How Novak Djokovic's physio Ulises Badio became the most important member of the Serb's team

Novak Djokovic celebrating with his team
Novak Djokovic celebrating with his team

Like many others, Novak Djokovic used to be just another player as Roger Federer and Rafael Nadal ruled the roster in late 2000s. However, the Serb made notable changes to his lifestyle and stepped up his game at the beginning of 2011. Since then, while his greatest rivals Federer and Nadal have won four and 13 Grand Slam titles, respectively, Djokovic alone has lifted 20 of them.

It's no secret that a player cannot perform to the best of his abilities without a team of professionals, unless he's Nick Kyrgios. World No. 7 Djokovic boasts of a team of experienced veterans in the form of coach Goran Ivanisevic, fitness trainer Marco Panichi, and the most important part of the camp — his physiotherapist Ulises Badio.

First of all, he is an exceptional person, he is a good man and the way he treats others is impressive," Djokovic said about Badio.

Argentina's Badio graduated with a degree in kinesiology and physiotherapy, but he also practices manual therapy, chiropractic, acupuncture and Chinese medicine. Djokovic, who has rarely struggled with injuries in his career, was dealing with a major issue in his elbow in 2017, forcing him to miss quite a few events, including the US Open. That was when he started working with Badio.

"I started working for ATP in Rome between 2011 and 2012. We saw each other every time he came. As a physiotherapist, I had very clear goals since I was young, my dream was to work with the number one player. Years passed and finally in 2017, Novak asked me to treat him. He asked me to come to Roland Garros and here we are, still together," Badio said.
"Apart from holism, both Novak and I have a very specific life story. I don't know if it brought us closer, but it helped us to be very open when making a decision or doing some kind of therapy. That, to a large extent, is what made us stay together."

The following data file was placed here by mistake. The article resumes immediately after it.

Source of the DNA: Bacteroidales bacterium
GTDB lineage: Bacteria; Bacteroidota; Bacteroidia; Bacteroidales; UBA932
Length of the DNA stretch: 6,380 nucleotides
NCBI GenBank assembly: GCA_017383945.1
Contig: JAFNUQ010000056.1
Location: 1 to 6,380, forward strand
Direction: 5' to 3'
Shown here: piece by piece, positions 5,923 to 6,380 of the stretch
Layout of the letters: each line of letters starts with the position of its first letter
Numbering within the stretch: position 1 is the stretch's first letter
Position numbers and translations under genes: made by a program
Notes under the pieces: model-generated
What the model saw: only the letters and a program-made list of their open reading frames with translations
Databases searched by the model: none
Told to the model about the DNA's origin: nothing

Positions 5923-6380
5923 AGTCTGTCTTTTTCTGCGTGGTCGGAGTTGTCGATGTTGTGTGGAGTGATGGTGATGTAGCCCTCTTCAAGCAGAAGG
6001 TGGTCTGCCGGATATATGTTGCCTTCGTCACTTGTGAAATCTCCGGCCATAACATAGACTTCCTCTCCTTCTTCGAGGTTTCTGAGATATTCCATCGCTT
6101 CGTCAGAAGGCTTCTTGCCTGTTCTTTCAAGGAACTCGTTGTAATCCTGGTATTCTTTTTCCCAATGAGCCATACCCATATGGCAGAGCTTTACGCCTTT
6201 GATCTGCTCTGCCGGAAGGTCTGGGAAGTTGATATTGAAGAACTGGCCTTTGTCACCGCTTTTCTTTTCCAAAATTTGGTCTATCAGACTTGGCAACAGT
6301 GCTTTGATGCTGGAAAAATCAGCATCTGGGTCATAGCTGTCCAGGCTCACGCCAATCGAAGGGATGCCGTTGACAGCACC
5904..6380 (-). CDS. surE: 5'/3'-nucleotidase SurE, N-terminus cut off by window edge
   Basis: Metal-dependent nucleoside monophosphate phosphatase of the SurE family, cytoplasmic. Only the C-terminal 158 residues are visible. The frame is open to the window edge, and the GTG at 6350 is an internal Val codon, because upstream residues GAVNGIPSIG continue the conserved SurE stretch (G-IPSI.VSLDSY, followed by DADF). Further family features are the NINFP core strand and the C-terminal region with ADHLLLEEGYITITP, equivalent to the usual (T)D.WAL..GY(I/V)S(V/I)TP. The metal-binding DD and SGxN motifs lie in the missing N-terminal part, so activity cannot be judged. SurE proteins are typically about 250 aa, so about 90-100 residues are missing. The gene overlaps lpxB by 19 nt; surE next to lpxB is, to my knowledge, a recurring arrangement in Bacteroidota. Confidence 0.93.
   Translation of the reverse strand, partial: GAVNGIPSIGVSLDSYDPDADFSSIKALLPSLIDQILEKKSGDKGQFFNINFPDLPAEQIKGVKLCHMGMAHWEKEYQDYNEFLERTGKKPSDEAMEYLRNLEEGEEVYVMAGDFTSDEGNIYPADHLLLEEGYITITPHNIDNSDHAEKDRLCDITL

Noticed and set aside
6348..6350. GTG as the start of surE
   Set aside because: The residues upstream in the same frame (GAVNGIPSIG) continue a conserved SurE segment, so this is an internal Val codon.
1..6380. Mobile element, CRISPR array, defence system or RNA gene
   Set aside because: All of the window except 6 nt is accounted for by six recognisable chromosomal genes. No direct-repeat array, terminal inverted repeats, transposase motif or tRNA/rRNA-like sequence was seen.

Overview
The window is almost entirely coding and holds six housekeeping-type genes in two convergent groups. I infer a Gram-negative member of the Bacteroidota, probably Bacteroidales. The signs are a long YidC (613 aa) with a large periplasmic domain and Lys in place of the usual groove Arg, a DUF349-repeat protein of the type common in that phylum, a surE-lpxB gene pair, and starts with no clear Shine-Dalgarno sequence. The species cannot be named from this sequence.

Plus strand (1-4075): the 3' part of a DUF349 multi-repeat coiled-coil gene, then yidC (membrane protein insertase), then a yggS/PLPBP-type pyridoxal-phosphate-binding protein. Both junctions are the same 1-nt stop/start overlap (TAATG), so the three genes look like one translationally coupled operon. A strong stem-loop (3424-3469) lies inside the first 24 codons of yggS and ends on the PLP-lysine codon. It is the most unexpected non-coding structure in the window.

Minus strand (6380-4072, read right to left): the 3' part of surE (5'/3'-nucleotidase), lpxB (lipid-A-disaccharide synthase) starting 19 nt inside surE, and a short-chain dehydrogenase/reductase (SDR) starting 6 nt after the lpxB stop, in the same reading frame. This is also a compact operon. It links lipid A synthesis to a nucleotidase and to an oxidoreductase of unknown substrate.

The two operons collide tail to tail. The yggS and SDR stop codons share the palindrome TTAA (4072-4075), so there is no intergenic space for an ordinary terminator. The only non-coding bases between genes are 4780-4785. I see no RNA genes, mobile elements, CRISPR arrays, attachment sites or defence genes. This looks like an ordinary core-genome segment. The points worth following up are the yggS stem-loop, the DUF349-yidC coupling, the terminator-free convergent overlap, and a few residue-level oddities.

Badio is always next to Djokovic during a tournament, constantly checking on him for whatever the Serb does. The 43-year-old physio believes that the smallest of details can have an impact on Djokovic during a match.

"We work with him 24 hours a day. I have to follow him at all times, even when he's sitting, to see what his posture is like, or to know how much water he's drunk or how much he's eaten, or whether he's talked to someone on the phone for a long time, because every little detail can change him in the match," Badio added.

Novak Djokovic is just 1 Major behind Rafael Nadal

Novak Djokovic after winning his seventh Wimbledon crown
Novak Djokovic after winning his seventh Wimbledon crown

After #20, World No. 7 Novak Djokovic had to wait 364 days for his 21st Grand Slam title as he defeated Nick Kyrgios in the summit clash of the 2022 Wimbledon Championships last Sunday. When the Serb beat Cameron Norrie in the semifinals, he registered the record for the most number of Major finals appearances among the men — 32. Before this, him and Roger Federer were tied for 31 finals each.

In the Grand Slam race, Novak Djokovic left Federer behind for the first time as the Swiss maestro, who was the first man to reach 20 Majors, now stands third on the list. Djokovic is just one title short of Grand Slam record-holder Rafael Nadal, who won the Australian Open as well as Roland Garros this year to take his tally to 22.

What is the foot injury that has troubled Rafael Nadal over the years? Check here

Quick Links

Edited by Nihal Taraporvala
Be the first one to comment